“I think there is much more to that, but if he wants reconciliation, I don’t understand how you do it by, as it were metaphorically, sitting in your Apache and firing pot shots at people who are not going to fire back, as he must very well know.”

© Geoff Robinson Photography/Shutt
Meghan and Harry take a back seat as William, wife Kate and their children join Charles on balcony at Buckingham Palace for Trooping the Colour in 2018

However, experts offered some hope, saying time can heal riven ­families. Dr Linda Blair, a clinical psychologist with 42 years’ experience, says that, while she cannot speak about the royal brothers, sibling rivalry is common but often eases.

Blair, author of Birth Order: What Your Position In The Family Really Tells You About Your Character, said rivalry can be worse among siblings who are close in age and the same sex, and can be exacerbated by the loss of a parent. She said: “The reason for sibling rivalry originates in competition for parental attention.

“Humans spend relatively more of their time dependent on their parents or carers before being able to fend for themselves. It is survival, it’s primitive, if you don’t get the attention you need you die, and if you get the best of the attention, the most attention, you thrive. It is so deeply hard-wired.

“So that’s where it starts, but what starts the problem isn’t necessarily what keeps it going. People think that sibling rivalry should be over about age seven or eight. But is there rivalry when they are adult siblings? Yes and it is really common.”

However, Blair said, siblings ­usually begin to become close again in later adulthood when caring for elderly relatives or in the shared loss of loved ones. She cites surveys that show more than 80% of much older siblings have described their main or best relationships as being with a brother or sister.

“I always encourage my patients who have fallen out with a sibling to try to keep their bonds at least neutral if not reignited because it will be worth it when they are older.”

But she added: “It all depends how forgiving the individuals are. We all say things we wish we hadn’t said. You can’t undo them. Apologies if sincere help, but still doesn’t take it away.”

However, royal observer Ian Lloyd believes the series of interviews given by Harry and wife Meghan since leaving the UK to begin a new life in California may have inflicted permanent damage on their relationship with the other senior royals.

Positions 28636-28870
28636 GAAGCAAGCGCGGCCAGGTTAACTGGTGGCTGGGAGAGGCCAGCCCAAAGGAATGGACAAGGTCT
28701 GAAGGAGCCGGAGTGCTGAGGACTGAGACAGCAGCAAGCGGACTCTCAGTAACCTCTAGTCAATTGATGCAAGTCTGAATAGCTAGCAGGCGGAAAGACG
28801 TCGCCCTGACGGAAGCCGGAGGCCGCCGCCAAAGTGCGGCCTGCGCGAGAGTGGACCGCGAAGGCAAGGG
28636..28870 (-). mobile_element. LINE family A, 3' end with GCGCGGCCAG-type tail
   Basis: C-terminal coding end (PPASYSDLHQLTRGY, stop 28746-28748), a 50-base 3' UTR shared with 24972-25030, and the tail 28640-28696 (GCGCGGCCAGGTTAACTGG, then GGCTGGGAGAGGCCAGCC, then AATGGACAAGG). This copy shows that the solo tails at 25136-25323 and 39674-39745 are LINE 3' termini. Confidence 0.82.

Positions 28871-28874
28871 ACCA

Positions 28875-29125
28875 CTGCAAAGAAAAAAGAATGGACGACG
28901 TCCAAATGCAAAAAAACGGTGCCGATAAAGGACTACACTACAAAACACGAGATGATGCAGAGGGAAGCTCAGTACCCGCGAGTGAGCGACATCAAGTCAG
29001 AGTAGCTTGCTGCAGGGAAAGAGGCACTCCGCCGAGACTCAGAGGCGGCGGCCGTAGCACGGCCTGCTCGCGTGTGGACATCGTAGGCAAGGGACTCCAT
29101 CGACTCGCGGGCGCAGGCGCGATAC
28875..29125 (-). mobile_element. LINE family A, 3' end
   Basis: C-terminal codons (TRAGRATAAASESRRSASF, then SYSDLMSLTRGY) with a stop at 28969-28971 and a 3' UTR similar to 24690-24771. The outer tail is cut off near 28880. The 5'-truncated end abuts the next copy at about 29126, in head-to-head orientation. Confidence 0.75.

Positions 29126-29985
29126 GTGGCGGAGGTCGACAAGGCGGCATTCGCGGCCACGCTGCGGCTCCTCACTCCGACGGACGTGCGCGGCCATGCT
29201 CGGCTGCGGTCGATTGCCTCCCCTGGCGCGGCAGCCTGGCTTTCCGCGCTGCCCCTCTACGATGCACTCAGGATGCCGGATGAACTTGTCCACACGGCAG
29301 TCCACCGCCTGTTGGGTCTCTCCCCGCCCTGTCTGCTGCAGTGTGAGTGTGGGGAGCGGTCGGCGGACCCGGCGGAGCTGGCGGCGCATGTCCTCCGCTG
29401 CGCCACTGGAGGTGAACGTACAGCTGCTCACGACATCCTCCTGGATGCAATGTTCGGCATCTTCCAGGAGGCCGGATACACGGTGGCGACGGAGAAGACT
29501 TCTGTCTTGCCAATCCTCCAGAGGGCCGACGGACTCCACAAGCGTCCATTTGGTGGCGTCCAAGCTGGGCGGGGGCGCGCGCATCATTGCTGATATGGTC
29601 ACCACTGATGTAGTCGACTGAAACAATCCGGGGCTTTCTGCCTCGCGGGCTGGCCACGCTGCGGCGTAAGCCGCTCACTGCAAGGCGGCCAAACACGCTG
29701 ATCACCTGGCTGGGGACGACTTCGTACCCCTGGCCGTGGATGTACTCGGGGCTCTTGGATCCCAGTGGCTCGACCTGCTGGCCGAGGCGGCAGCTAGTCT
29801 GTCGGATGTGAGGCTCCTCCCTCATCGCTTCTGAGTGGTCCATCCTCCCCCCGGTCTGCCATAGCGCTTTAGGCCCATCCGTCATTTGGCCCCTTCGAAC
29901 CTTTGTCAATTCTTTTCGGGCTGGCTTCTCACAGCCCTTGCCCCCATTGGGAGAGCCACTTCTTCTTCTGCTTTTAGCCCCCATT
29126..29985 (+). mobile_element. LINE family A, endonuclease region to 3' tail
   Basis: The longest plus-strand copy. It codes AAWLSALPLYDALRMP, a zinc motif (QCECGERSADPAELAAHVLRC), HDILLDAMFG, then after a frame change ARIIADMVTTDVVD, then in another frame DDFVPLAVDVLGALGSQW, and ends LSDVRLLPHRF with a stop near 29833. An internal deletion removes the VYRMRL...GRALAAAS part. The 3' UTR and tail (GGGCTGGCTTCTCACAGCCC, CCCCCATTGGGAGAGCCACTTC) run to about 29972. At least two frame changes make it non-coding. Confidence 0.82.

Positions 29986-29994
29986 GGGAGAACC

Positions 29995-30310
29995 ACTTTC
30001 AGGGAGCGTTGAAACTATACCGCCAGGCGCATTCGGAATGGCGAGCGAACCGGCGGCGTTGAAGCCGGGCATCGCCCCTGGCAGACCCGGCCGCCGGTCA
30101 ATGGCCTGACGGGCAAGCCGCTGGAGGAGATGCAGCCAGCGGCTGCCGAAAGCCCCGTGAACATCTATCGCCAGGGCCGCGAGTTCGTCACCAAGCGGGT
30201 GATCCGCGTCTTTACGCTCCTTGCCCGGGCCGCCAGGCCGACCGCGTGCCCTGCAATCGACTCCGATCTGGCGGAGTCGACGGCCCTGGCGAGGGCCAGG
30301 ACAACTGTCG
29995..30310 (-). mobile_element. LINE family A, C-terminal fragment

He remembered the incendiary publication of Diana: Her True Story, when the Princess of Wales ­co-operated with author Andrew Morton for an explosive, revelatory book in 1992. He said: “The headlines were hard-hitting but royals survived and within months the newspapers had moved on. Prince Harry’s book is more damaging. The ‘raw, unflinching honesty’ the book claims to tell, is all in Harry’s own words, whereas his mother disassociated herself from the book she actually co-operated with.

“His negative stories about Camilla and Kate will anger their husbands, as will his detailing private conversations with Charles and his punch-up with his brother. Charles would probably be the one most open to negotiation but the real stumbling block to any peace deal is the Prince of Wales.

“He was already incensed over Meghan’s claim on Oprah that Kate made her cry before her wedding. He is also sick and tired of Harry hijacking their mother’s memory to promote his various media projects.

“It will be interesting to see if either Charles or William eventually feel compelled to issue a statement defending the family. If they do it will be hard to beat the late Queen’s ‘some recollections may vary’ comment, a diplomatic triumph if ever there was one.”

Lloyd, the author of The Queen, 70 Chapters In The Life Of Elizabeth II, added: “Like his mother’s book, Harry’s won’t bring down the monarchy, but it will irreparably damage the relationship of the three men at the heart of it.”